– Musk, Monkey-Flower
Hardy and Half-Hardy Perennial.
Flowers of several colours, May to October.
The best-known and most easily grown member of
this family is Mimulus moschatus, the common Musk-plant
of the cottage garden and the town-alley window-box
It has a creeping growth, with soft downy
leaves and inconspicuous yellow flowers, the whole
plant giving out the characteristic scent.
of the root-fibres may be planted at almost any
time in the year; they should be put in lengthways,
not vertically, and covered with about an inch
The position may be in deep shade, provided
that moisture is not shut out; dry, sunny exposures
must be avoided.
The plant increases rapidly in
positions which it approves, and may be forked
up an reconstituted – choosing the best
pieces of root for replanting – after two
or three years.
A poor soil should be well dug
and mended with some old manure – nothing
rank; if the bed becomes dry in hot weather it
must be copiously and consistently watered.
The Mimulus as grown in the flower garden is a
much enlarged and glorified Musk, with little
or nothing of the latter’s scent.
are not downy; the stems are much stouter and
taller; and the flowers, sometimes more than two
inches in width, are white or yellow, bordered,
spotted and sprinkled with crimson and brown.
The race called Tigrinus, ivory white with chestnut
markings, is very beautiful. Like the Musk, it
prefers a moist and half-shaded position; the
soil should be enriched with leaf-mould and well-decayed
The spotted varieties of Mimulus may be raised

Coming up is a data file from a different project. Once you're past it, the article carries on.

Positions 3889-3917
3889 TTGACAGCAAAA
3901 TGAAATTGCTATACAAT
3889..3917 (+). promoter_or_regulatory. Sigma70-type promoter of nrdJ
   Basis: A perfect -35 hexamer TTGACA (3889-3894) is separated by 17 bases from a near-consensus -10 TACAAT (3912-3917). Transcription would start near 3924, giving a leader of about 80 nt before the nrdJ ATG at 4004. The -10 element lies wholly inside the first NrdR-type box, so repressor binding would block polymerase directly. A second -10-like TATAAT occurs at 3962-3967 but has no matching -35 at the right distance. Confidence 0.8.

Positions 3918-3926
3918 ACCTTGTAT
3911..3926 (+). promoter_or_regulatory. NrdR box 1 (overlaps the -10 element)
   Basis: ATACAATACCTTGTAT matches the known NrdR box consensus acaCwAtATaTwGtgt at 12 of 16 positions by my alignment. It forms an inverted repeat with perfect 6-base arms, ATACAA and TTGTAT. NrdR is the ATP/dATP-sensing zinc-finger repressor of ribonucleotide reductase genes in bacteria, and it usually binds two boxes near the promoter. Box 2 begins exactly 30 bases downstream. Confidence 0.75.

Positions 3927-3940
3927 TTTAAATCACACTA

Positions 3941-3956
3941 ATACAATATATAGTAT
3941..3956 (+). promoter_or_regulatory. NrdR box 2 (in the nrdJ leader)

from seed sown about the beginning of April in
boxes or pans on a moderate hot-bed or in a greenhouse
with a temperature between 50° and 70°.
The seedlings are small and delicate, and need
careful pricking out into boxes or beds of light
sandy soil; they must have plenty of moisture
at all stages of growth.
Harden them off in company
with the other tender annuals and plant out in
May or early June. Towards the end of the summer
the flowers will begin to “run small”;
and it is not much use leaving the plants in the
ground for another season.
There are two or three varieties which are tolerably
hardy in southern latitudes, at least, coming
in an intermediate place between the Musk and
the fancy Mimulus, both in vigour and in size
These are Mimulus cupreus, orange and crimson;
Mimulus cardinalis, bright red, about two feet high;
and Mimulus luteus, clear yellow, low-growing.
all prefer a moist and half-shaded position; the
last will flourish rampantly by the side of the
current of a brook or stream, and may be seen
growing wild in some parts of England almost as
See also : Mimulus